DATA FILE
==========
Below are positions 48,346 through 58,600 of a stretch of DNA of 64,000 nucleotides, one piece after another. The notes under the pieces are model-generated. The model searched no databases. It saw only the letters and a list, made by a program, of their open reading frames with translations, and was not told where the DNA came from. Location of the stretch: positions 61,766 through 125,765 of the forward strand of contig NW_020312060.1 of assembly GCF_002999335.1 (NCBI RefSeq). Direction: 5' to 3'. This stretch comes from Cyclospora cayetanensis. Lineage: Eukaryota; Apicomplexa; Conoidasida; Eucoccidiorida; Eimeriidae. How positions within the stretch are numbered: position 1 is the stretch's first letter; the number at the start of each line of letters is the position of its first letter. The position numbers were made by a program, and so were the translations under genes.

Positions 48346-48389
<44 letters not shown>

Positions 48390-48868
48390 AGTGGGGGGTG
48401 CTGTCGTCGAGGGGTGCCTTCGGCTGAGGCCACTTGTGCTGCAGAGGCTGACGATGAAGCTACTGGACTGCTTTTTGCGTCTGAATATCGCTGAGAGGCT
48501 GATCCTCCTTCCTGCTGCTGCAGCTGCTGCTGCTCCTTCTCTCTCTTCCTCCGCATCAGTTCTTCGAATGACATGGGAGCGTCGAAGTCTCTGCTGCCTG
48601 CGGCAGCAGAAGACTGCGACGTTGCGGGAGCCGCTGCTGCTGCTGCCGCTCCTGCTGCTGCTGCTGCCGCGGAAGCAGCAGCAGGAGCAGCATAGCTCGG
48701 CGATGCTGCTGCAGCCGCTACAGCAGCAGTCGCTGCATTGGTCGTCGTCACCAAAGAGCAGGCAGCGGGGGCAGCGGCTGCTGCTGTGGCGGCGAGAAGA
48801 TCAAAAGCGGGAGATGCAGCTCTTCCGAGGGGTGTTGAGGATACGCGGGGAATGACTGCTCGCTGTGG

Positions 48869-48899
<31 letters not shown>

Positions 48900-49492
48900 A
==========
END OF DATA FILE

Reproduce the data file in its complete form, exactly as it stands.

Below are positions 48,346 through 58,600 of a stretch of DNA of 64,000 nucleotides, one piece after another. The notes under the pieces are model-generated. The model searched no databases. It saw only the letters and a list, made by a program, of their open reading frames with translations, and was not told where the DNA came from. Location of the stretch: positions 61,766 through 125,765 of the forward strand of contig NW_020312060.1 of assembly GCF_002999335.1 (NCBI RefSeq). Direction: 5' to 3'. This stretch comes from Cyclospora cayetanensis. Lineage: Eukaryota; Apicomplexa; Conoidasida; Eucoccidiorida; Eimeriidae. How positions within the stretch are numbered: position 1 is the stretch's first letter; the number at the start of each line of letters is the position of its first letter. The position numbers were made by a program, and so were the translations under genes.

Positions 48346-48389
<44 letters not shown>

Positions 48390-48868
48390 AGTGGGGGGTG
48401 CTGTCGTCGAGGGGTGCCTTCGGCTGAGGCCACTTGTGCTGCAGAGGCTGACGATGAAGCTACTGGACTGCTTTTTGCGTCTGAATATCGCTGAGAGGCT
48501 GATCCTCCTTCCTGCTGCTGCAGCTGCTGCTGCTCCTTCTCTCTCTTCCTCCGCATCAGTTCTTCGAATGACATGGGAGCGTCGAAGTCTCTGCTGCCTG
48601 CGGCAGCAGAAGACTGCGACGTTGCGGGAGCCGCTGCTGCTGCTGCCGCTCCTGCTGCTGCTGCTGCCGCGGAAGCAGCAGCAGGAGCAGCATAGCTCGG
48701 CGATGCTGCTGCAGCCGCTACAGCAGCAGTCGCTGCATTGGTCGTCGTCACCAAAGAGCAGGCAGCGGGGGCAGCGGCTGCTGCTGTGGCGGCGAGAAGA
48801 TCAAAAGCGGGAGATGCAGCTCTTCCGAGGGGTGTTGAGGATACGCGGGGAATGACTGCTCGCTGTGG

Positions 48869-48899
<31 letters not shown>

Positions 48900-49492
48900 A